• Barry Quinn

    First off, I read the Facebook link and it said NY to LA, not SF to LA. Thats a huge difference, and obviously changes this from the insanely complicated to the merely really complicated.

    Secondly, I never suggested I knew anything about physics, in fact I said I didn't and wanted someone who did to enlighten us. All I did was some basic math on the distance, that's not physics.

    Lastly, you seem to have confused this site with Youtube. Clearly you would rather be a troll than be curious enough to ask stupid questions.

  • Noobmist

    If your not taking into account acceleration then there is no stress on the human body, acceleration is what causes force.  The earth is moving around the sun at 65,000 miles per hour and our bodies are fine.

  • CCCrazyPanda

     Not New York to LA, San Francisco to LA. That's only 381 miles, so the tube only needs to go 762mph, not 5,578 MPH.

    762 with smooth accel/decel is totally doable with today's technology.

  • Barry Quinn

    Sorry about that. I thought the Facebook link said NY to SF. Yes, that does change everything.

  • Daemon Chill

    the only technological hurdle really is stable room temperature superconductors, or a higher then near absolute zero version of them...

    you get a stable superconductive loop, using magnetic fields to accelerate and decelerate the "pod" .. theres no expansion or contraction of materials to be had.. as there would be zero friction and a precisely controlled temp between stations.  .. the the super awesome videos of levitating toy trains, shown off by our fine minds at MIT and scale it up up up... if you use a rail gun like launch control to get a pod up to speed, it will continue to follow the magnetic fields until the fields themselves decelerate the pod.. which the nice thing is accidents between vehicles would be less likely as the track could presumably be turned off in sections allowing 1 train to stop if another ahead is stopped... and the lack of friction plus enclosed environments would hopefully lead to a lack of garbage showing up in the tubes.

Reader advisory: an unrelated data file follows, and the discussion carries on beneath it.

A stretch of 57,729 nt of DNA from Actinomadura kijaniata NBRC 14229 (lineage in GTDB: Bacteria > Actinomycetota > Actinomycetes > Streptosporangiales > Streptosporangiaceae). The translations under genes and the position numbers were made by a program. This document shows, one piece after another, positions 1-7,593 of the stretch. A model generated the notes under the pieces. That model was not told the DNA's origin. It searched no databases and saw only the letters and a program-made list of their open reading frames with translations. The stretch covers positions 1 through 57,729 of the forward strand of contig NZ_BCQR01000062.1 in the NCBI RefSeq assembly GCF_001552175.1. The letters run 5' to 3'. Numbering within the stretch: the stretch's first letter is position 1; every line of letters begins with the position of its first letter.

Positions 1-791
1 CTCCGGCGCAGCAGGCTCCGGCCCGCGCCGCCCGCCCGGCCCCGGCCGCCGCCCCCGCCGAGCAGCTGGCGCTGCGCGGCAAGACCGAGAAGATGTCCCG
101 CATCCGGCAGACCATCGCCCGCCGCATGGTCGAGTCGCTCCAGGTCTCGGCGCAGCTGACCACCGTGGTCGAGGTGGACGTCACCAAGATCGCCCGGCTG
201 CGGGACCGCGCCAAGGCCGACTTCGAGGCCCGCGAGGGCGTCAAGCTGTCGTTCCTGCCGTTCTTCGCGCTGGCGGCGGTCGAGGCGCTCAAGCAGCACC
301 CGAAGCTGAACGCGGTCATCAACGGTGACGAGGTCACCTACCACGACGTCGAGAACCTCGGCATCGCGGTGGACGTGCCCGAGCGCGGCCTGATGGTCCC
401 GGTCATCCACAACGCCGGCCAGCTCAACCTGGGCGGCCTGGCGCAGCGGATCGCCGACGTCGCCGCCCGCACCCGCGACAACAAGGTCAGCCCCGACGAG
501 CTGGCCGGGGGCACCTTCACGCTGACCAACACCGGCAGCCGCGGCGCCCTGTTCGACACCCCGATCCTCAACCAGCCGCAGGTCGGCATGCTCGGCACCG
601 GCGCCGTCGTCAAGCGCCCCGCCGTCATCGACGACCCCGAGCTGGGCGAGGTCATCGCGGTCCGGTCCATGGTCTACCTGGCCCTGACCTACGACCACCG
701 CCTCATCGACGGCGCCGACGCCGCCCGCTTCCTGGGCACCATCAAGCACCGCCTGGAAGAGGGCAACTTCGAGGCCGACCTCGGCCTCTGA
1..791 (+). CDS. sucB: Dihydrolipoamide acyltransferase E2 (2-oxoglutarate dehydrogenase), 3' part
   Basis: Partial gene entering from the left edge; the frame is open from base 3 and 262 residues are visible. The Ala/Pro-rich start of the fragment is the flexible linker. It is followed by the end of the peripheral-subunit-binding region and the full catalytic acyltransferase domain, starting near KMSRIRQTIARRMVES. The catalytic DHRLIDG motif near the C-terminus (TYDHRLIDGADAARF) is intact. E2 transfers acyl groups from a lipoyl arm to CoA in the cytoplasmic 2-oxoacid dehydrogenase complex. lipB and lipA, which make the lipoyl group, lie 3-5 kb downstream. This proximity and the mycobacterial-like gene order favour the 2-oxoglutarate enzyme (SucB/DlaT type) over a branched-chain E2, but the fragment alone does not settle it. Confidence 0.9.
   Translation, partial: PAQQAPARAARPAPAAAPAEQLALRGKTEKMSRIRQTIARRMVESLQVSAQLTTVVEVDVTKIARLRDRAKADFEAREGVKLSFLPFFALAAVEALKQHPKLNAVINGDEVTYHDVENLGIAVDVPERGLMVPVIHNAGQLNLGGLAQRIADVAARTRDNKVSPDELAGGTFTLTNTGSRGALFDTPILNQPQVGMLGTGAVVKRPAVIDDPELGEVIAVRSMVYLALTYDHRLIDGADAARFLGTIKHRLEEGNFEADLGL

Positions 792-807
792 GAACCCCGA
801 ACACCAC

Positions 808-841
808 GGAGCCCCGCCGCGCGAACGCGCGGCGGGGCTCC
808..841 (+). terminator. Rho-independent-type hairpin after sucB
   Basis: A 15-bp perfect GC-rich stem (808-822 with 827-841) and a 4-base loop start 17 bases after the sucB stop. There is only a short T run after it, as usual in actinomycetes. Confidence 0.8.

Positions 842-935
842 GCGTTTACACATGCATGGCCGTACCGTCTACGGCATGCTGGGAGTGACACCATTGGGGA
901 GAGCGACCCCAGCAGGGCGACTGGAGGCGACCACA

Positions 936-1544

the same technology is being looked into for space launch systems. An enclosed rail gun loop that would accelerate the pod to escape velocity and then change the field allowing it to escape the loop and launch. This would obviously skip the launch section, but if he is able to get the funding into a city to city loop its a start. eventually imagine a city sized loop that can accelerate a passenger vehicle to an escape velocity and just fwop a pod out into orbit like it was a trip between towns? .. sign me up to test that out :D

  • Barry Quinn

    Would there not friction caused by the mass of the air itself? I know when a car has to exceed 200 mph, moving through the air is a huge part of the problem. The resistance is huge, would that not apply, would there not be friction and therefore heat?

    How many g's would that put on the occupants inside the craft? Would the liquid in your body not be moving at that speed and need time to react?

    How much warning do you need to slow a craft from that speed? My quick/bad calculations suggest its something like 92.96 miles per min, or roughly 1.54 miles per second, 8131.2 feet per second.

    If anyone actually knows, answers would be appreciated.

  • Slime

    Some math:
    381 miles in 1/2 hour = 762 mph = 12.7 mi/min =.21 mi/sec = 1118 feet/sec.

    Slowing down from 1118 fps over 5 minutes  (300 sec) means slowing down at 3.73 fps per second. One g = 32.2 feet per second per second.  So deceleration in this case would be 3.73/32.2 = .12 g's.

    This is equivalent to going from 30 mph to 0 in 11.8 seconds, which seems pretty comfortable.  Not sure how a subway train decelaration would compare - seems rougher than that.